Tuesday, October 26, 2010

confessions of a disappointed gleek.

tonight, glee will feature its hallowe'en homage
to the rocky horror picture show.

truth be told, i can't wait.
my name is kristen card, & i'm an utter gleek.

but no matter how warped a time
the gleeksters offer during tonight's episode,
it can't compare in fright factor
to last week's glee-full horror picture show:
a gq cover shoot spotlighting glee stars
lea michele, diana agron
& some guy with his clothes on.

this has been beaten to death
by the media, with [ironically] a pair
of arguments arising against the,
um, inappropriateness
of the photo session theme.

argument #1: these young actresses portray
underage girls, so to dress them up
& shoot them as super-lolitas
promotes pedophilia.

first response: these actresses
are not teenagers, they're adults,
& as such, can choose to wear
as much or as little clothing
as they desire & be just as sexual
as they want to be.


argument #2: many children watch
the show, so it's irresponsible for
two of its big stars to pose for
what amounts to soft-core porn.

second response: it's irresponsible for
parents to let their children
leaf through what is clearly a
magazine intended for adults.
adult males, even.


[i'll skip over my thoughts about
the responsibility of parents
who let their children watch glee.]

so here's my question:
does it have to involve children
being traumatized to be
inappropriate or offensive?

because even if a pedophile or
an eight-year-old never sees this spread
[pun intended; here's looking at you, lea],
i - a 43yo mom attracted to adult males -
am still offended.

offended because it's sexist.
perversely, profoundly sexist.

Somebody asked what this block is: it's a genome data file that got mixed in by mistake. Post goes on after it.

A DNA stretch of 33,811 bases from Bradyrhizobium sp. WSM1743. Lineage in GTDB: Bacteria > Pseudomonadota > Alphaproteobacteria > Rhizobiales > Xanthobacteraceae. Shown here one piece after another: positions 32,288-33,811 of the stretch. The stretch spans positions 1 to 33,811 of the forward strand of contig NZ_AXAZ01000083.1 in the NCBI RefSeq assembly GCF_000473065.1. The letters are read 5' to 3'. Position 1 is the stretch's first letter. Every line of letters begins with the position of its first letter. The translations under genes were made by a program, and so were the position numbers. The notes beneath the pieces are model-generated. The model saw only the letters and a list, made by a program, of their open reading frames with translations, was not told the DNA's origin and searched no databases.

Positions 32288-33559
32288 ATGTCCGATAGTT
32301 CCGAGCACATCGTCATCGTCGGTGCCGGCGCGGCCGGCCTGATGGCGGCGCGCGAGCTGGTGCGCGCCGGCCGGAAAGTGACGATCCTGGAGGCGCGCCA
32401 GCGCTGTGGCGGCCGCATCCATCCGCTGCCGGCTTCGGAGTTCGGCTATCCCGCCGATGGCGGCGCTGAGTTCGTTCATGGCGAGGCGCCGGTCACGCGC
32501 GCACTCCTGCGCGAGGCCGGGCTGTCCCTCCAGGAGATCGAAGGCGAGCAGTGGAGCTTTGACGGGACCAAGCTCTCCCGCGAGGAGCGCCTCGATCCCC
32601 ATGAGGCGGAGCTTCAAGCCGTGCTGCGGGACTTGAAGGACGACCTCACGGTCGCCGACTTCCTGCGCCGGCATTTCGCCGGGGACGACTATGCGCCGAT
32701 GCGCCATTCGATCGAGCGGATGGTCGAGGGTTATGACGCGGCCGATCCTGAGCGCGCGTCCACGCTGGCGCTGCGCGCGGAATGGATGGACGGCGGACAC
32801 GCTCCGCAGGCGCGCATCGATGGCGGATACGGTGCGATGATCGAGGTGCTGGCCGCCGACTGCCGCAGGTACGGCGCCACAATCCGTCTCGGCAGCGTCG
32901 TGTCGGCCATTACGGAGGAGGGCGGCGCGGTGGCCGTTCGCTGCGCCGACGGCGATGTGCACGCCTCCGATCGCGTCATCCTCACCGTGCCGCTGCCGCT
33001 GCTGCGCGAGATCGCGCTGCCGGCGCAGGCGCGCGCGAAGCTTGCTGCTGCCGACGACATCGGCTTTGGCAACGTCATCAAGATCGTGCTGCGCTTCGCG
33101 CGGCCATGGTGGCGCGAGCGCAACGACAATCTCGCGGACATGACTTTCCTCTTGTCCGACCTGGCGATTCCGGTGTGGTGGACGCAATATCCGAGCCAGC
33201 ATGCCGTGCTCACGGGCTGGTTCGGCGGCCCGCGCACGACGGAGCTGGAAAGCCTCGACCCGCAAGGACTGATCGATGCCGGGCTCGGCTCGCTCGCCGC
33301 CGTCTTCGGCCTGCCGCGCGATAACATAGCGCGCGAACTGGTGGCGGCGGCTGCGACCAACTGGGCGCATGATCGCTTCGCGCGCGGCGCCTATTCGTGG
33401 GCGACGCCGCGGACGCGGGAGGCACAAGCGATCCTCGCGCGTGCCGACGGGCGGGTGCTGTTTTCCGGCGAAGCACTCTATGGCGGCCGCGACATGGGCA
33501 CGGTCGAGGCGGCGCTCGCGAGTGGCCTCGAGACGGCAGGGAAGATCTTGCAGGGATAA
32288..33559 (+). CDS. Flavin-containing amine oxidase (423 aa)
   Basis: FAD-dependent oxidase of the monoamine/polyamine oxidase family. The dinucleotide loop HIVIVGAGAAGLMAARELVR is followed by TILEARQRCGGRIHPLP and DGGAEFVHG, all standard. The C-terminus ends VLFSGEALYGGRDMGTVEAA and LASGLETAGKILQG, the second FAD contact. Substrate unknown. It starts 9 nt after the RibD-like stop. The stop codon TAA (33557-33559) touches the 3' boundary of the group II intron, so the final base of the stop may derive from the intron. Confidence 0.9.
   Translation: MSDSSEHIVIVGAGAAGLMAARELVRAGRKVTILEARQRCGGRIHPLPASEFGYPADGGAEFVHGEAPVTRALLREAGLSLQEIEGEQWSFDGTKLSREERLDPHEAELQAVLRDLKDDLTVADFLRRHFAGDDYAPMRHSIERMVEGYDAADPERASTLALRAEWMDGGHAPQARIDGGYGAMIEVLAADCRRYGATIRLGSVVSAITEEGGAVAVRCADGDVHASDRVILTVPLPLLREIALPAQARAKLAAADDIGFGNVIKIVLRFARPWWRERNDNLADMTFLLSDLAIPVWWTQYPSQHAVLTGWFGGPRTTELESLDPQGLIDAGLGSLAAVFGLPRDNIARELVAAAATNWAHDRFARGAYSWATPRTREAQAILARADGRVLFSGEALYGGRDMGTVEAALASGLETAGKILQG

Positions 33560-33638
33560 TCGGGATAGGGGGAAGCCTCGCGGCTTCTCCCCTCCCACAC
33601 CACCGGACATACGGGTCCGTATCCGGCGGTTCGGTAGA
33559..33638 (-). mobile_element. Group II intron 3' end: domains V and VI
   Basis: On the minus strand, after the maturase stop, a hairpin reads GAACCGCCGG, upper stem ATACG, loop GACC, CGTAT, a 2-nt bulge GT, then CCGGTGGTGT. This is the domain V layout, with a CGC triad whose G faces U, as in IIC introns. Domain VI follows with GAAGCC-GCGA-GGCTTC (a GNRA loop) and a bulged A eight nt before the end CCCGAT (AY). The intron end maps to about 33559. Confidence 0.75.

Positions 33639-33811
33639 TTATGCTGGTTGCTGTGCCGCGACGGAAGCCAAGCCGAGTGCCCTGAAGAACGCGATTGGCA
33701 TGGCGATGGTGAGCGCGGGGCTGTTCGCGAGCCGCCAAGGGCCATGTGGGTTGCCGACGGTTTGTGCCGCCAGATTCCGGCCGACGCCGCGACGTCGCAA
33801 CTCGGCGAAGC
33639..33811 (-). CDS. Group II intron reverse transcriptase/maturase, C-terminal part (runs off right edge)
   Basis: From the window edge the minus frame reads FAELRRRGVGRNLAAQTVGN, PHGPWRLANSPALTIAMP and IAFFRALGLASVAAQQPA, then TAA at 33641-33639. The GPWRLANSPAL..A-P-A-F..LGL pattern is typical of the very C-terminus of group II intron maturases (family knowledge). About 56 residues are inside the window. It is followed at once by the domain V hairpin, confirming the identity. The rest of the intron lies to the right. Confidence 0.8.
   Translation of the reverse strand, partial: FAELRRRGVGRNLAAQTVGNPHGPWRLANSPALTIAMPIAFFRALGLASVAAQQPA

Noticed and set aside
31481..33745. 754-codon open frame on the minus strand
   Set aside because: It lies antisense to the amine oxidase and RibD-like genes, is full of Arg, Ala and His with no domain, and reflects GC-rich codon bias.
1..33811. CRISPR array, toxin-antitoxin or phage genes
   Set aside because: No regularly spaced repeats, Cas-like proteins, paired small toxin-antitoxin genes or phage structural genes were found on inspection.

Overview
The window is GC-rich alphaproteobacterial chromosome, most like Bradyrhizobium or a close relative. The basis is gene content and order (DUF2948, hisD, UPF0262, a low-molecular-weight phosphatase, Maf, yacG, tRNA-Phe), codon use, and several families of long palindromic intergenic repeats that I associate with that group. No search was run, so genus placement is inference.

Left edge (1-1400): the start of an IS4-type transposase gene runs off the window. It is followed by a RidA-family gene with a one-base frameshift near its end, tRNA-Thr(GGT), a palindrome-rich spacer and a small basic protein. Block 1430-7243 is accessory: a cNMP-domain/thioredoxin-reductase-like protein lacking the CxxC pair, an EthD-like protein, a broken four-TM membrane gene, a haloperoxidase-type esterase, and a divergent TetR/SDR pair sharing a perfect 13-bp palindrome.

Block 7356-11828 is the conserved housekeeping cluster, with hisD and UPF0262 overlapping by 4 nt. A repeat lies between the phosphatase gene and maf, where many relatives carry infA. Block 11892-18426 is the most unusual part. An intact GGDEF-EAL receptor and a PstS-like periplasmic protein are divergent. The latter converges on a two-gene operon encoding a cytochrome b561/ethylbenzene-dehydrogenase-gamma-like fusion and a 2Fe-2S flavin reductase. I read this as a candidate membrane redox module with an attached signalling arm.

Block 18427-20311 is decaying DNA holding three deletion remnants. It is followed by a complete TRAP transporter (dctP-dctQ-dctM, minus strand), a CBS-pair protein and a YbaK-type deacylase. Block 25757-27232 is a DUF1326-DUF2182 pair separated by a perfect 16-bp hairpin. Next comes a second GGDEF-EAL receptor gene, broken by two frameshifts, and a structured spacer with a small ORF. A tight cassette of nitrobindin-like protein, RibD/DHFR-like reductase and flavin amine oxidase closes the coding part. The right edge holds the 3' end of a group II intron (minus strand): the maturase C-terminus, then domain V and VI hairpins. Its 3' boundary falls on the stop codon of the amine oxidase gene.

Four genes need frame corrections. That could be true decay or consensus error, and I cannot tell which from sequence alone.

but somehow, that doesn't seem to be much of an issue.
not enough of one to create a fuss about, anyway.

is this what we've come to?
a society where overt, arguably obscene
sexism is so ubiquitous, we just
accept it as part & parcel of our cultural scenery?

is it not worthwhile enough to mention
that this use of media
debases more than half of
the american population
by reducing two amazing young women
who are talented actors & gifted musicians
to naughty-schoolgirl stereotypes
with so little self-respect that
they will expose themselves,
fondle their breasts,
spread their legs,
perform oral sex with a lollipop,
& apparently share a guy
[who seems to wear more & more clothing
with every ensuing picture, btw]
to gain attention?

because that's the story that these photos tell.

so, to the gq eds,
i didn't know you were
vying for periodical
property with the likes of
maxim or playboy
[gentlemen's quarterly? really?].
duly noted.

to the photographer,
terry richardson,
just a little research into
you & your career
explains a lot about these photos.

& to ms. michele & ms. agron,
i assume you're proud
of being part of a tv program
known for its intelligent
& progressive approach to
some of today's most divisive issues.
you should be.

so how disappointing it is that while
you stand up, strong & tall,
when it comes to doing the right thing
for america's gay community,
you chose to lie down
when it came to doing right by women.

image source: kansascity.com

1 comment:

ahufford said...

Tell it, sister! I am a huge fan of the show and its progressive messages, but the photos are offensive to me as a woman and a mother of girls. Have you seen this? http://www.youtube.com/watch%3Fv%3DM6wJl37N9C0&h=09a13